Senators Maria Cantwell (D-WA) and Dick Lugar (R-IN) have introduced a bill that would ensure most new vehicles in the United States are capable of running on a range of domestically produced alternative fuels starting in 2015.
By introducing competition among fuels, the Open Fuels Standard (OFS) Act aims to bring about significant reductions in fuel prices paid by U.S. consumers. Transportation fuel choice could also sharply reduce U.S. dependence on foreign oil and reduce the $200 billion “monopoly premium” the Department of Energy calculates U.S. consumers currently pay to OPEC (Organization of the Petroleum Exporting Countries) and other foreign oil producers each year through excessive petroleum prices. Keeping this money within U.S. borders would sharply cut the U.S. trade deficit, safeguard U.S household income, and provide capital and market incentive for investment in new U.S. energy infrastructure.
“For too long oil has had a monopoly over transportation fuel and American drivers have had no choice but to pay volatile and elevated prices at the pump,” said Cantwell. “Phasing in vehicles that can run on fuels other than petroleum will allow a whole host of new domestic sources of transportation fuel to come online, which should reduce our dangerous overdependence on foreign oil and help keep American dollars here at home. I am encouraged by the broad bipartisan and stakeholder support for the Open Fuels Standard Act which I believe is a recognition that this approach will really help diversify our nation’s energy supply and spur investment and job creation.”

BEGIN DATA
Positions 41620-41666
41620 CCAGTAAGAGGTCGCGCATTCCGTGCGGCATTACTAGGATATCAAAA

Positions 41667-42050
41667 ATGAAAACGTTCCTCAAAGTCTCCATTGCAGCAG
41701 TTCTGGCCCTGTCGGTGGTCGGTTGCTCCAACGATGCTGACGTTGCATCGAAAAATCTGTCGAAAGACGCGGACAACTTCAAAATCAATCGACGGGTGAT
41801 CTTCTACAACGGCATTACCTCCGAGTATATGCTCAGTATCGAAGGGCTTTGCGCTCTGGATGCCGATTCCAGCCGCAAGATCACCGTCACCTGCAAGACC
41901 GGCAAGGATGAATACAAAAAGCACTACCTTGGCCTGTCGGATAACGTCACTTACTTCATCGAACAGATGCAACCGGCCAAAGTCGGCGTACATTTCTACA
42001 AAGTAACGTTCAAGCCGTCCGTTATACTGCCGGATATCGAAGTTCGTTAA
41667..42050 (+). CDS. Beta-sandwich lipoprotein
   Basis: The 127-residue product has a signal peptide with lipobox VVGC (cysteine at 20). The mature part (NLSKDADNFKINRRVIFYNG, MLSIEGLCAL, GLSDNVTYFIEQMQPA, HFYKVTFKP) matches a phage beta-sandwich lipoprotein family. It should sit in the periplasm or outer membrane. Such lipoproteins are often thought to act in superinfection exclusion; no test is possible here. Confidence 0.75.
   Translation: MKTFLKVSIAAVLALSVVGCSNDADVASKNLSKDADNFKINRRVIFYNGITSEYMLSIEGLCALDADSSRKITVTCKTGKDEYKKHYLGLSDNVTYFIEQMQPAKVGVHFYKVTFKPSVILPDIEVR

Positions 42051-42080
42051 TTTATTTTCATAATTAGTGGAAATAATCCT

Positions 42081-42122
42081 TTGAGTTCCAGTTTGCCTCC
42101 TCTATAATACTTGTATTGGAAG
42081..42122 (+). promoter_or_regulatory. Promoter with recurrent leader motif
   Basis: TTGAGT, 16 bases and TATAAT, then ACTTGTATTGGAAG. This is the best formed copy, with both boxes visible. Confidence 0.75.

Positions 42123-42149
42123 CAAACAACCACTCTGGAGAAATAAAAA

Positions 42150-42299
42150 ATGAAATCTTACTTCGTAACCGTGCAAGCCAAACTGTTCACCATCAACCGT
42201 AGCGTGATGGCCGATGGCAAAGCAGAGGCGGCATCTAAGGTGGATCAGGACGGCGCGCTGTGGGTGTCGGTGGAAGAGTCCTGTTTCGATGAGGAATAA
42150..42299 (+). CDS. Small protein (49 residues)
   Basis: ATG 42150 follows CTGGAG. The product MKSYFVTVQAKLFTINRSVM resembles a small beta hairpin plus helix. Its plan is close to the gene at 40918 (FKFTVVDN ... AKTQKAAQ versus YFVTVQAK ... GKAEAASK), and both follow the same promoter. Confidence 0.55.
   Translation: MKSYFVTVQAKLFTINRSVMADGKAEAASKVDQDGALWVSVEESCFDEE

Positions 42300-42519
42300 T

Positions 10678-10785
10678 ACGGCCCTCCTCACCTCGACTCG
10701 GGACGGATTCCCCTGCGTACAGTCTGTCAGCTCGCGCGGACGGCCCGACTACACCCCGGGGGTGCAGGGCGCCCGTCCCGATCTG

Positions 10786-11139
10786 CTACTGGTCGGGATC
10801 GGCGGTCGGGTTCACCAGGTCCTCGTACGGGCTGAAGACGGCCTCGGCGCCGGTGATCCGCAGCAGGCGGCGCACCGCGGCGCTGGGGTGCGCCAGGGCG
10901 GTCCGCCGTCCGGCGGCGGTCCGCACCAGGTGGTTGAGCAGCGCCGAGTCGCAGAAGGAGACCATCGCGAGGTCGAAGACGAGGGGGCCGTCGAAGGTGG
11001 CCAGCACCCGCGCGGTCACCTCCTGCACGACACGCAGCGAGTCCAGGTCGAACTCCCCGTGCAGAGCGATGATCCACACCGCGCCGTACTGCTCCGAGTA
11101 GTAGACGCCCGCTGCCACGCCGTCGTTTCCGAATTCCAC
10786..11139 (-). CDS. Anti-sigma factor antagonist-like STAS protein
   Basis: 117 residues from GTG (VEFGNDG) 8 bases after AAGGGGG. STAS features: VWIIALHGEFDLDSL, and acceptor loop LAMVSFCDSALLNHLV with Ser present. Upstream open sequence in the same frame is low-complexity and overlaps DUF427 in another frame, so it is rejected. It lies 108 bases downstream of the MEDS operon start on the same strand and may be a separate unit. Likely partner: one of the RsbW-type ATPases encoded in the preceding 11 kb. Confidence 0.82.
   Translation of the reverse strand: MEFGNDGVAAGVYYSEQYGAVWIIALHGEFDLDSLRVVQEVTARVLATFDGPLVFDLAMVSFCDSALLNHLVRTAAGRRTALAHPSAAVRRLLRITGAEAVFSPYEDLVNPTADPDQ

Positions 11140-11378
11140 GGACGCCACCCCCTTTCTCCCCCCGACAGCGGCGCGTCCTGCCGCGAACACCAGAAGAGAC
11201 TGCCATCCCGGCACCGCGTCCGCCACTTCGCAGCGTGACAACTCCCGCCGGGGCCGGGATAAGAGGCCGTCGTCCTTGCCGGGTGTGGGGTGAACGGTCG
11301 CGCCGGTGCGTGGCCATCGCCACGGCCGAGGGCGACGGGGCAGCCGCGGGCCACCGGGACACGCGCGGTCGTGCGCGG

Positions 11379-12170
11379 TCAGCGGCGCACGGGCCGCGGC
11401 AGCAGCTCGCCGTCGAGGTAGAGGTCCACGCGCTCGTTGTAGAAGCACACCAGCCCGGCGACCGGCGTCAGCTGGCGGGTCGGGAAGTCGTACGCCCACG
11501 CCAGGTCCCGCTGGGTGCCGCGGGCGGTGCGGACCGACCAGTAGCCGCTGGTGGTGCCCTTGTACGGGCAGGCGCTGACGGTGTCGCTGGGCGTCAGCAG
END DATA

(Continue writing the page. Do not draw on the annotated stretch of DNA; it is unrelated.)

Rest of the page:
The Open Fuels Standard Act requires that starting in 2015, 50 percent of new vehicles manufactured or sold in the United States be flex fuel capable – meaning able to run on non-petroleum fuels such as domestically-produced ethanol or methanol or other alcohols in addition to, or instead of, petroleum-based fuels. In 2018, 80 percent of new vehicles would need to be flex fuel capable.
Growth Energy CEO Tom Buis said the legislation would help open the market, so that Americans have access to alternative fuels, like ethanol. “If we are ever going to reduce our dependence on foreign oil and allow consumers a fuel choice, we will need an open market. An open market will drive the investment into cellulosic ethanol and other biofuels,” said Buis.